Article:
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UK growth forecast nudged down by BCC

UK growth forecast nudged down by BCC

Category: Economy

Updated: 01/09/2011
First Published: 01/09/2011

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The British Chambers of Commerce (BCC) has downgraded its prediction for growth in the UK in 2011 and 2012.

Though growth is expected to be weaker over the short-term, the new forecast predicts a gradual improvement, and warns against unjustified gloom about the UK 's economic prospects.

The group now expects UK growth to total 1.1% this year, down from 1.3%.

It predicts that the UK will then grow by 2.1% in 2012, with output improving to 2.5% in 2012.

Over the shorter term, the BCC said that it expects to see growth of 0.3% in the third quarter of the year, followed by a rise of 0.5% from October to December.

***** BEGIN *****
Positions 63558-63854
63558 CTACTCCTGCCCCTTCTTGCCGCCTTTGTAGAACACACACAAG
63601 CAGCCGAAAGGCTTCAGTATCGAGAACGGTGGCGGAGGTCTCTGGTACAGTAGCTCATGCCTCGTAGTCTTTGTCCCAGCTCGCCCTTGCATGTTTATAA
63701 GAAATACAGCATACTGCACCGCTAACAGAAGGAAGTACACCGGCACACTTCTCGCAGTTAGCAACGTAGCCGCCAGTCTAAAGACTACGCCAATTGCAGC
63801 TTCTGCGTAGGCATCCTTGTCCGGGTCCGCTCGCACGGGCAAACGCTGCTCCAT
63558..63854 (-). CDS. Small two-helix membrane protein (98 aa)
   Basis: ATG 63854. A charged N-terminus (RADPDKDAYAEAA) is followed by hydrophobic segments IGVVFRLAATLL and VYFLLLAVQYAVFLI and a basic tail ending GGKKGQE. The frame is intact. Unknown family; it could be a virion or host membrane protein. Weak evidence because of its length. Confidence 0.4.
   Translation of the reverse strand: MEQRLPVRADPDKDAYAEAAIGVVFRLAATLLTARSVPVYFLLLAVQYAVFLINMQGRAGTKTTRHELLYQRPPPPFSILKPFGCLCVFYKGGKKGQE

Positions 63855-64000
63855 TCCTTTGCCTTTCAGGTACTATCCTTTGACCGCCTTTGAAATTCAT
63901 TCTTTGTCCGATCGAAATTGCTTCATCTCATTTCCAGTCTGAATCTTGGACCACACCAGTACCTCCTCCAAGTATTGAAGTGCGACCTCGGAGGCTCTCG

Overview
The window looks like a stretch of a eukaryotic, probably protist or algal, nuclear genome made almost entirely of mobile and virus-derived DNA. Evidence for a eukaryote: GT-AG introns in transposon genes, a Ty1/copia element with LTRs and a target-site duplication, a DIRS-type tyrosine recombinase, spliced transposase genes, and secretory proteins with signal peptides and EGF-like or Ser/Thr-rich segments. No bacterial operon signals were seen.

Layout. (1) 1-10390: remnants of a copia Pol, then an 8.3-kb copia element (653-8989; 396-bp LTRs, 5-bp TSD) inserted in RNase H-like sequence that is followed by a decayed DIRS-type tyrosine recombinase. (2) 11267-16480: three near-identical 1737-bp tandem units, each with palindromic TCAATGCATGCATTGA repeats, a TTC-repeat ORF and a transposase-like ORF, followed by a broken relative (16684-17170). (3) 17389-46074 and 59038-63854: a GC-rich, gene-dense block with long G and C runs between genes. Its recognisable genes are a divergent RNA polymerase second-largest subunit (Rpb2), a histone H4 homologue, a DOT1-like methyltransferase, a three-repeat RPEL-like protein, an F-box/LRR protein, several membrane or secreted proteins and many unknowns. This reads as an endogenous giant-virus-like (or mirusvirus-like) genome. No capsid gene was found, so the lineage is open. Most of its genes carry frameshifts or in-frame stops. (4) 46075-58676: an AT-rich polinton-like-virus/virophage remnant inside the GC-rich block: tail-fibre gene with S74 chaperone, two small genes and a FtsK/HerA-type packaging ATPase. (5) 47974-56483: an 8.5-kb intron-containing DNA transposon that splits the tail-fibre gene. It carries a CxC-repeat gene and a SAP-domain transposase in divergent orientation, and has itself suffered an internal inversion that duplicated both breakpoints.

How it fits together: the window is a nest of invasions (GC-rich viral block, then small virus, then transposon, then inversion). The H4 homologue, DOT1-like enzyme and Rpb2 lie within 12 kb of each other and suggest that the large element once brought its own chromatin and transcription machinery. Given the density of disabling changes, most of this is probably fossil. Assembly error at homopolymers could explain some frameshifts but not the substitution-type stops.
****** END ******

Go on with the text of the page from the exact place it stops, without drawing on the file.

"The challenges faced by the UK economy are more difficult than first thought at the beginning of the year," admitted David Frost, director general of the BCC.

"Growth will be slow, inflation will remain high, and the number of those out of work will increase. Despite this, there is no need for doom and gloom. We expect prospects to improve over the medium-term, and believe that the UK has the potential to recover and thrive.

"But this will depend on creating the right conditions for businesses to grow."

David Kern, chief economist at the BCC, said that in addition to maintaining low interest rates, if weak economic growth continues, the BCC expects the Bank of England's rate-setters to consider increasing the Quantitative Easing programme from £200 billion to £250 billion.

In its report, the group also predicted that UK unemployment will reach a peak of 2.62 million in the final three months of 2012.

And it does not expect interest rates to increase from the current level of 0.5% for a year, with the first rise not likely until August 2012.

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